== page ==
At wit’s end, I gave her a false smile, said I’d find the doctor, and escaped down the corridor to the treatment rooms.
The corridor was as handsomely appointed as the waiting room with rich oak paneling below the rail, and burgundy brocade above it. But gaslight sconces were placed so far apart that shadows loomed between the doorways.
I paused at the first room to listen, hoping to hear the low timbre of the doctor’s voice. Faint moans came through the door, but since they didn’t have an urgent edge, I hurried to the next and pressed my ear against the wood.
Hands curved over my shoulder. “Pardon me, Nurse Percy.” The doctor firmly pushed me to the side and strode into the room.
Glancing around his tall frame, I spotted Mrs. Headley who lay on a table that tilted with the lower half split in two.
My jaw sagged as I noted that while she was clothed in a sack-like gown, Mrs. Headley lay bared from the waist down, her legs strapped to the split “legs” of the table. Her fingers dug into padded handles at the sides. Most curious, there was a long, slender trough running from a tank latched to the ceiling, very like a toilet’s reservoir. The trough emptied into a funnel, which ran into a tube. The tube passed through a device with turning wheels that clicked like a clock’s inner gears, and then ended at a nozzle that spurted water in rhythmic pulses toward the juncture of Mrs. Headley’s thighs.
How odd, I thought.
Mrs. Headley moaned. Her gaze roved restlessly until she lighted on the doctor. “Please, Raymond, I can’t take much more. I’m very sure I’m ready for the next stage of my treatment.”
The doctor stood between me and Mrs. Headley so I couldn’t see what he did, but then he aimed a frown over his shoulder. When he turned back, I entered the room and shut the door behind me, staying quiet as a mouse. He turned off the nozzle. The rhythmic splashes stopped, but wet slurping sounds filled the silence.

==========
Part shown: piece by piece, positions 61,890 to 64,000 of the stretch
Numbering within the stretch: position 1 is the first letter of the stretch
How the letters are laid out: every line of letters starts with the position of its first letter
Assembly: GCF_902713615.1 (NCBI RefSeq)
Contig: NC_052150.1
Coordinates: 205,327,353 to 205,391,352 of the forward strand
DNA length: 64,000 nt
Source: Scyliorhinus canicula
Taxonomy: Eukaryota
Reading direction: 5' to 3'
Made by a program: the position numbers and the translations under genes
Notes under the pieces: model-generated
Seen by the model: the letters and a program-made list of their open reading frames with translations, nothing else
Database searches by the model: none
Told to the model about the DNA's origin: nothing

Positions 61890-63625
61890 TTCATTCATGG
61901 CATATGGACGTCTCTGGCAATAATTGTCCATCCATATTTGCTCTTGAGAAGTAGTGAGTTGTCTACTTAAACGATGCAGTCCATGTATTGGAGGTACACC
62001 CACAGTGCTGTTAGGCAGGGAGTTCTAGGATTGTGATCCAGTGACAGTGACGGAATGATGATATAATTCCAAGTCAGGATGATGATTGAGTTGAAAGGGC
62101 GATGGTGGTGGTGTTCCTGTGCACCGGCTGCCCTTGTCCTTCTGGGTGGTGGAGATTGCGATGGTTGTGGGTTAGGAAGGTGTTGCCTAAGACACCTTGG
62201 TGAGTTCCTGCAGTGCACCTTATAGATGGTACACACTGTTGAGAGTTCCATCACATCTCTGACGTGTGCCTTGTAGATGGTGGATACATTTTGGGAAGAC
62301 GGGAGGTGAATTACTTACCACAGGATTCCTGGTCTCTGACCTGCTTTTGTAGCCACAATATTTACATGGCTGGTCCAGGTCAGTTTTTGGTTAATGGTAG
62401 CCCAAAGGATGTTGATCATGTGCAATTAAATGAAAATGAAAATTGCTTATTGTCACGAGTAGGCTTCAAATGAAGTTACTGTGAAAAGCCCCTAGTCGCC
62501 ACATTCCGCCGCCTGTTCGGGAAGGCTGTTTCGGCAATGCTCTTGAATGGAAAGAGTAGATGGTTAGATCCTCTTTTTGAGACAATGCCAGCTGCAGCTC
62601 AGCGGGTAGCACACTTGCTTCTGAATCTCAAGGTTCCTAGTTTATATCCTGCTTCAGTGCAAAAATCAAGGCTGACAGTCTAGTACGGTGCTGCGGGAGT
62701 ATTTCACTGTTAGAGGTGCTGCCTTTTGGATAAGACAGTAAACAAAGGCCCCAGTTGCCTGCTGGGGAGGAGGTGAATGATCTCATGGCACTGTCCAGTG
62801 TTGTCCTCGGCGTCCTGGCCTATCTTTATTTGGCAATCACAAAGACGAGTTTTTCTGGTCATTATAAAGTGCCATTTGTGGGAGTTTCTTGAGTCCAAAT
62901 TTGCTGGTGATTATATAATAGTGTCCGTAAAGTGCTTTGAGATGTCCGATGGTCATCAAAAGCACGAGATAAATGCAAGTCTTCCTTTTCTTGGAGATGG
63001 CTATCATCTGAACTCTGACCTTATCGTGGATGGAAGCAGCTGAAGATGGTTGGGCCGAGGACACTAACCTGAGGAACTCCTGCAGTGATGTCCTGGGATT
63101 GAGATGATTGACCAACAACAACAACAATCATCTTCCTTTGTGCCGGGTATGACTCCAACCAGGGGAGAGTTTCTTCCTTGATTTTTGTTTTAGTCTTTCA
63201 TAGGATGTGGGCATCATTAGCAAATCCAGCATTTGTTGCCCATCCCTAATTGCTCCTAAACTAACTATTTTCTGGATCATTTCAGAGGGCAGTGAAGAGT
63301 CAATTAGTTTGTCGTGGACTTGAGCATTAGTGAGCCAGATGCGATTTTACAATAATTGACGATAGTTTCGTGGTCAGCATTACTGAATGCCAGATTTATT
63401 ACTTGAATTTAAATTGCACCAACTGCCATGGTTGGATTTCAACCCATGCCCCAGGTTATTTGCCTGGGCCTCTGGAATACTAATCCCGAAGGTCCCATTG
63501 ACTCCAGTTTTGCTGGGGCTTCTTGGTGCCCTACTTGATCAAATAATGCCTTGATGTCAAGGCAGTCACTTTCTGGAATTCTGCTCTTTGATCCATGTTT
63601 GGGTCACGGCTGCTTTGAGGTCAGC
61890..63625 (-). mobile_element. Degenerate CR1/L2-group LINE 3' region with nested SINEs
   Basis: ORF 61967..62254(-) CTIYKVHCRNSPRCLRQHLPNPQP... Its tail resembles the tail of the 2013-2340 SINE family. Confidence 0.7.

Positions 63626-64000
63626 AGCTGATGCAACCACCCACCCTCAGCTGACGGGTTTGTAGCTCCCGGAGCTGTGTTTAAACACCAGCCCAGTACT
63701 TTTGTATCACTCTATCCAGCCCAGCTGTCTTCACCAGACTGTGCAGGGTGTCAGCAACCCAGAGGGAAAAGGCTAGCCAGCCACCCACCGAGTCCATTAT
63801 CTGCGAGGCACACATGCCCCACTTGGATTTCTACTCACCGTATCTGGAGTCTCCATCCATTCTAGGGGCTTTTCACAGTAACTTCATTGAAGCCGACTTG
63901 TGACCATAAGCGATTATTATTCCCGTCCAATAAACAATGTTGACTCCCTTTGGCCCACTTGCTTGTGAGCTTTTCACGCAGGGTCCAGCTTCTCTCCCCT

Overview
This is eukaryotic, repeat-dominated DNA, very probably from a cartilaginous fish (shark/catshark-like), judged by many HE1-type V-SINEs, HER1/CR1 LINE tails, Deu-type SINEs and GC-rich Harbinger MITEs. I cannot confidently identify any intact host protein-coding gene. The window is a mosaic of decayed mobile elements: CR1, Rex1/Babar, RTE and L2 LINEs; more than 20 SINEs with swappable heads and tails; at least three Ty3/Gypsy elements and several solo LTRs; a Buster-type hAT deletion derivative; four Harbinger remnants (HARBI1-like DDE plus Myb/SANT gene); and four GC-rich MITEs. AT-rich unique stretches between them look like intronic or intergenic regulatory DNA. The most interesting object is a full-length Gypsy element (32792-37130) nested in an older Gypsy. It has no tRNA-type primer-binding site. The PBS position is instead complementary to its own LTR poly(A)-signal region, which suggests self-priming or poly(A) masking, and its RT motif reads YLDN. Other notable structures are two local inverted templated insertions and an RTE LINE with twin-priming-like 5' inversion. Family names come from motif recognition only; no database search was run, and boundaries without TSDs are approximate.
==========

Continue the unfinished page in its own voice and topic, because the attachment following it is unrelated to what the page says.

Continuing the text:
“I feel…nearly…oh, the agony…oh, doctor!” Mrs. Headley gave a choked little scream, her upper body arching on the table before settling again. Her flushed cheeks shone with sweat, but the smile she gave the doctor was so filled with gratitude I felt a stirring of something akin to pride for the doctor’s skill.
However, pride wasn’t what tightened the feminine parts of me. Somehow, just knowing where the doctor’s hands were made the room feel quite warm.
Doctor Mullaley pulled down his patient’s gown, patted her hand and turned, drawing up short when he spotted me standing in front of the door. He jerked his chin to indicate I should precede him.
Feeling nervous and a little embarrassed by what I’d witnessed, I stepped into the hall and wrung my hands. “I wouldn’t have interrupted, doctor,” I blurted, “but there’s a woman at the reception desk demanding an appointment. Frankly, I thought she’d push right past me to find you if I hadn’t said I would go.”
“Let me guess, Mrs. Davies?”
He sighed and looked up and down the hallway. “I have another hydropathy machine in treatment room at the end of the hallway. “While you were spying, did you happen to notice what I did to turn it off?
“The hose from the reservoir? Yes.”
“The reverse turns it on. Take Mrs. Davies there. Find her a gown and help her out of her clothes. Start the machine. I’ll be along when the others have finished their treatments.” He gave me a narrowed glance that seemed to note my appearance for the first time. “After you’ve settled her, find me. I think you might work out after all.”